The cost of discipleship
Jesus willingly embraced the cross, not only out of obedience to his Father’s will, but out of a merciful love for each one of us in order to set us free from sin, Satan, and death. Jesus knew that the cross was the Father’s way for him to achieve victory and glory for our sake. He counted the cost and said ‘yes’ to his Father’s will. We, too, must ‘count the cost’ and be ready to follow the Lord Jesus in the way of the cross if we want to share in his glory and victory.

What is the ‘way of the cross’ for you and me? It means that when my will crosses with God’s will, then his will must be done. The way of the cross involves sacrifice, the sacrifice of laying down my life each and every day for Jesus’ sake. What makes such sacrifice possible and “sweet” for us is the love of God poured out for us in the blood of Jesus Christ. Paul the Apostle reminds us that “God’s love has been poured into our hearts through the Holy Spirit” (Romans 5:5). We can never give more than God. He always gives us more than we can expect or imagine. Do you allow the Holy Spirit to fill your heart with the love of God?

The wise plan ahead to avert failure and shame
What do the twin parables of the tower builder and a ruler on a war campaign have in common? Both men risk serious loss if they don’t carefully plan ahead. In a shame and honor culture people want at all costs to avoid being mocked by their community for failing to complete a task which they have begun in earnest. This double parable echoes the instruction of Proverbs: “By wisdom a house is built” and “by wise guidance you can wage a war” to ensure victory (Proverbs 24:3-6).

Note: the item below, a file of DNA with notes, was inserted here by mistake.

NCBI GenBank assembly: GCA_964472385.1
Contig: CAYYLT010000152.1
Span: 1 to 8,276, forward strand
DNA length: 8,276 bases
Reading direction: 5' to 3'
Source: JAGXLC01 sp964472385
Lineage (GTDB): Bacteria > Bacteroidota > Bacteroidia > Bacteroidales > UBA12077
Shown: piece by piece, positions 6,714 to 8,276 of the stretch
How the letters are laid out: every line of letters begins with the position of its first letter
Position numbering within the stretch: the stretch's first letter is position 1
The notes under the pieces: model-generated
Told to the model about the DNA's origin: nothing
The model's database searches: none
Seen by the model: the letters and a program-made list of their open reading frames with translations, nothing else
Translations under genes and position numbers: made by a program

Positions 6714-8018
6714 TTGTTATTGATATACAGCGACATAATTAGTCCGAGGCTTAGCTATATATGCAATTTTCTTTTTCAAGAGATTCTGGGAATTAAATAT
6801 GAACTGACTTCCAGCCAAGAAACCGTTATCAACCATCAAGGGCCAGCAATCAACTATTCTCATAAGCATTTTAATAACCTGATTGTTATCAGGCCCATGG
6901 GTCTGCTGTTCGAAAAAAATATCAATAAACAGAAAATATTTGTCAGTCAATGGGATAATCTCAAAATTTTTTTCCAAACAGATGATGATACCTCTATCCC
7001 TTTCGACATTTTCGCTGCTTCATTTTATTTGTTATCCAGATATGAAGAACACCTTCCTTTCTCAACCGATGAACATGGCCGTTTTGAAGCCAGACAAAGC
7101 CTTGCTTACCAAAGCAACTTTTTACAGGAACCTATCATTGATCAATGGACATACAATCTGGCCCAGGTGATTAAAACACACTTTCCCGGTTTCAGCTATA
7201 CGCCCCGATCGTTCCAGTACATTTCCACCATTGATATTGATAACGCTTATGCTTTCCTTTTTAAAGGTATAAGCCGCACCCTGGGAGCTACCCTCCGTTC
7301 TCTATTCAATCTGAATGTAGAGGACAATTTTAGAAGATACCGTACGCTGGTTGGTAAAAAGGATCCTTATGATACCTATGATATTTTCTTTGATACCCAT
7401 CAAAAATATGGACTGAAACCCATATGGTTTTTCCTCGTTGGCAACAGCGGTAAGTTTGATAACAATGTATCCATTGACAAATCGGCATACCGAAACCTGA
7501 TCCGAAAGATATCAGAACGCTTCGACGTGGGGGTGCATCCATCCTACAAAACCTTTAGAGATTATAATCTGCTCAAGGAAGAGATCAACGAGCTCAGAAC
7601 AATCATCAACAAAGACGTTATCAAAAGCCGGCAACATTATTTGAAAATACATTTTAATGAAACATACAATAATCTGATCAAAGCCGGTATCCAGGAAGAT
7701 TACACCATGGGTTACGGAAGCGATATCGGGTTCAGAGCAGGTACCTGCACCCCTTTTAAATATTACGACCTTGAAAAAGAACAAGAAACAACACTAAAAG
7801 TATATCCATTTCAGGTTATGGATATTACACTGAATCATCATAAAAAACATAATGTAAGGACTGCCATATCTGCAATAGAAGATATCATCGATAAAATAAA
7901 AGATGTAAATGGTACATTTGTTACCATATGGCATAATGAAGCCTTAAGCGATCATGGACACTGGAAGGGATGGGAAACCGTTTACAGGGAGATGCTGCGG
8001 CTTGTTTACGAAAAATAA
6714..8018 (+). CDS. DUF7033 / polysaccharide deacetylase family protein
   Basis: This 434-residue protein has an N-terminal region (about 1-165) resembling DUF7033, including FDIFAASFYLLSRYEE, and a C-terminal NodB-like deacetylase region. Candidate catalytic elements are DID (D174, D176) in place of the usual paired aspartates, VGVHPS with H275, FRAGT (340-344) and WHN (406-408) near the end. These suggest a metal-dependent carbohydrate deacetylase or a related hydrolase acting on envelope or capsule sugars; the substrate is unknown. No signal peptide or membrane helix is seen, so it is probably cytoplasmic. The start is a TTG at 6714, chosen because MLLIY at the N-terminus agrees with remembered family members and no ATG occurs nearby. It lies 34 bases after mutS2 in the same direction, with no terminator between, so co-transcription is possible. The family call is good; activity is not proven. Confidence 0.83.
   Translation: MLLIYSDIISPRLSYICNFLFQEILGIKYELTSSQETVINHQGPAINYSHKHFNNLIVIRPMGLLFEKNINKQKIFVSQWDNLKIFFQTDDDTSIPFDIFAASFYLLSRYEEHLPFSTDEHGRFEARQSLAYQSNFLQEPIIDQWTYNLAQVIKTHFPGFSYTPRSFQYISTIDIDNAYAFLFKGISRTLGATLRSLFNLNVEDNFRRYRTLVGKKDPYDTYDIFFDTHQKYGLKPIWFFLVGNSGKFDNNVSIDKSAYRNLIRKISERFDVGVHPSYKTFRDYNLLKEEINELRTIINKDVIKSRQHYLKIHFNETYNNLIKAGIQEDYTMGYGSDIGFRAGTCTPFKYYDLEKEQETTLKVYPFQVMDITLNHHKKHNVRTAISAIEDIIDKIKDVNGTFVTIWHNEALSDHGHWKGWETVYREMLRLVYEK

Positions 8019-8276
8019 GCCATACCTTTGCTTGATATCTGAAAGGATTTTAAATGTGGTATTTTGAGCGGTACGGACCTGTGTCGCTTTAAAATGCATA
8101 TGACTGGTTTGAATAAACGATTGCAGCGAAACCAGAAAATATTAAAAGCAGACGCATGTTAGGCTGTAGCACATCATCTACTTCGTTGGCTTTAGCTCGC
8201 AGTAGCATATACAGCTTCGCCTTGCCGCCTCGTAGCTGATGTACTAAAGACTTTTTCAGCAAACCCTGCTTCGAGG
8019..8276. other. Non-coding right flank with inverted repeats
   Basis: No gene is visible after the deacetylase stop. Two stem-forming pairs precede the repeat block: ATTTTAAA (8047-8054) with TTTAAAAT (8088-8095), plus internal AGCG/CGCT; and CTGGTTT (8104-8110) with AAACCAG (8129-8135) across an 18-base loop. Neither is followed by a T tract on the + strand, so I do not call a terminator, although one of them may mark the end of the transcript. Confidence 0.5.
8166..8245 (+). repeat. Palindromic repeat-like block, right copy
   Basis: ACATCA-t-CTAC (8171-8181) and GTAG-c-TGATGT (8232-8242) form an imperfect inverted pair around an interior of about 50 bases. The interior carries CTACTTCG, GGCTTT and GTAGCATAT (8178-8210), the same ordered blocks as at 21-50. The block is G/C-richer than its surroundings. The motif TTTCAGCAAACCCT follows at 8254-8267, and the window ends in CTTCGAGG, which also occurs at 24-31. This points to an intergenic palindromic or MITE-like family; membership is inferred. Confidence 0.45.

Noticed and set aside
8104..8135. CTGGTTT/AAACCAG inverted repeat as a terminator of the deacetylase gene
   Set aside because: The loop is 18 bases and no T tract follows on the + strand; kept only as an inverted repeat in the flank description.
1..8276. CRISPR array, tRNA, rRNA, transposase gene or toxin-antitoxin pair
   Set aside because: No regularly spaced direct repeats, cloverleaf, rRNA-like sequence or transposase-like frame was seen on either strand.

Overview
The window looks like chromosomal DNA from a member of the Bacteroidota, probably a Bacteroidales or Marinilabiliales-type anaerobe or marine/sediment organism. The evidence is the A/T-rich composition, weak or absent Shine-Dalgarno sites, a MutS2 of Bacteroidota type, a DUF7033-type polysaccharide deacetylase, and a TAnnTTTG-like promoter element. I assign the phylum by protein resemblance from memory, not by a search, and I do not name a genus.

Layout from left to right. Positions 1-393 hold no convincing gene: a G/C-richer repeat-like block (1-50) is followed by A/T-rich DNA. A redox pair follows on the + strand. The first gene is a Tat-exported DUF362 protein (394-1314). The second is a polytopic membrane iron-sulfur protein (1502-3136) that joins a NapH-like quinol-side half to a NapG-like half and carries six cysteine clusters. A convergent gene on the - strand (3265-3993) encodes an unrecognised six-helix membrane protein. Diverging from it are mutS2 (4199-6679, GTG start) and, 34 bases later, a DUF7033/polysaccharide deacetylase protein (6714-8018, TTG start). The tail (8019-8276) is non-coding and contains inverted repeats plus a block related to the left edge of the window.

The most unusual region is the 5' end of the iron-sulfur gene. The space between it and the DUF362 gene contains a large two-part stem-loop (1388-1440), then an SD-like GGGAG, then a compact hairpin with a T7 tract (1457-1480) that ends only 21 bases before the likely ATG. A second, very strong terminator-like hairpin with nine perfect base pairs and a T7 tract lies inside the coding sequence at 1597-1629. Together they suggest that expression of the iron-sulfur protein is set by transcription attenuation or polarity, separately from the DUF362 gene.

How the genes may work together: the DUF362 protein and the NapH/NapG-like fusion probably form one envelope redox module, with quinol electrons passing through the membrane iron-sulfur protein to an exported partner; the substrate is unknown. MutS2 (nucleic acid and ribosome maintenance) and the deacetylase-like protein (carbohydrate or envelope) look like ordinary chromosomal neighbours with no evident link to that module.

In Jesus’ time every landowner who could afford it walled in his orchard as a protection from intruders who might steal or destroy his produce. A tower was usually built in a corner of the wall and a guard posted especially during harvest time when thieves would likely try to make off with the goods. Starting a building-project, like a watchtower, and leaving it unfinished because of poor planning would invite the scorn of the whole village. Likewise a king who decided to wage a war against an opponent who was much stronger, would be considered foolish if he did not come up with a plan that had a decent chance of success. Counting the cost and investing wisely are necessary conditions for making a good return.

We must count the cost if we want to invest in God’s kingdom
Jesus tells his would-be disciples that they, too, must count the cost if they want to succeed as his disciples. Jesus assures success for those willing to pay the price. All it cost is everything we have – the entirety of our lives and all we possess! What does Jesus have to offer that’s worth giving up everything else? More than we can imagine! Jesus offers the gift of an abundant joy-filled life and the promise of everlasting peace and happiness with God for ever. (See the parable of the treasure hidden in the field and the pearl of great price in Matthew 13:44-45).